Heracleopolis was a very old town and once the capital of Egypt in the First Intermediate period. Owing to its strategic location at the crossroads of the Delta, the Fayyum, and Nile valley, successive rulers of ancient Egypt sought to establish control over it. As an important nome metropolis, this city presents an intriguing case-study for the transition of Egyptian towns from the Roman to the late antique period, with an eye also to the Ptolemaic past.
- Pursue the comprehensive collection and analysis of source materials from the site of Heracleopolis, relying on the expertise of the second postdoc for material culture.
- Development of an on-line prosopographical tool based on the Trismegistos People relation database for Heracleopolis (846 people for the Roman and late antique periods).
- Writing of an urban biography, which adequately captures the difference between this city and other nome capitals of middle Egypt.
Sources and datasets
Heracleopolis Magna presents a different, and more limited, evidentiary profile: only a handful of literary texts and ancient book fragments have been preserved. Documentary papyri (almost exclusively in Greek) on the other hand, are substantial, with around 130 texts for the period from 100 to 400 CE. A substantial amount of Roman-period papyri were found during German excavations on the site, but they unfortunately burnt down in the harbour of Hamburg in 1899. A substantial amount of these texts, however, has been published.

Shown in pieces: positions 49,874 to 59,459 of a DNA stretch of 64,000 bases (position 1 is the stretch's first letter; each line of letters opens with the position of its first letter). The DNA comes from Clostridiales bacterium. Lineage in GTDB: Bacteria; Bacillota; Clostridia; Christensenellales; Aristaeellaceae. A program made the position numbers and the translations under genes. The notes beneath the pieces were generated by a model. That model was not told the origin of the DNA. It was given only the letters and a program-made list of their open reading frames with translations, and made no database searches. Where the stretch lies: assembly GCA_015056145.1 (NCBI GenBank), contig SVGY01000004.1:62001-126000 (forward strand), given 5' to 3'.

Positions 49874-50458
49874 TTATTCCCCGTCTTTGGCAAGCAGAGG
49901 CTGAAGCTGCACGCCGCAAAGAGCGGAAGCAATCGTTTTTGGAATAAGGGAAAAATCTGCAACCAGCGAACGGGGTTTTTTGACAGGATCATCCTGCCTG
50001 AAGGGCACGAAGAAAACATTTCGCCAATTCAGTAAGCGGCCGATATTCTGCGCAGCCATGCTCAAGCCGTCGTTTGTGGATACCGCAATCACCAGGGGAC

As for Antinoopolis, the methodology for Heracleopolis will move from clusters of evidence to evocative case-studies that also speak to wider transformations in Egypt and the Roman world. In contrast to the monograph on Antinoopolis, the thesis on Heracleopolis will analyze fewer case-studies, such as the money loans from municipal officials to nome villagers attested in a group of contracts from the late second and early third centuries, but will also discuss the legacy of the Pharaonic and Ptolemaic town, visible, for example, on the structure of the temple of Herishef. Data collected by other team members from land surveys, archaeological excavations, documentary sources and geographical and environmental evidence will be essential to this study and be placed in open access via the on-line urban archive, comprised of a prosopography, gazetteer, and chronicle of urban life. The goal is to put texts back into their archaeological context and so reconstruct in greater detail the urban landscape of Heracleopolis for the Roman and later Roman periods.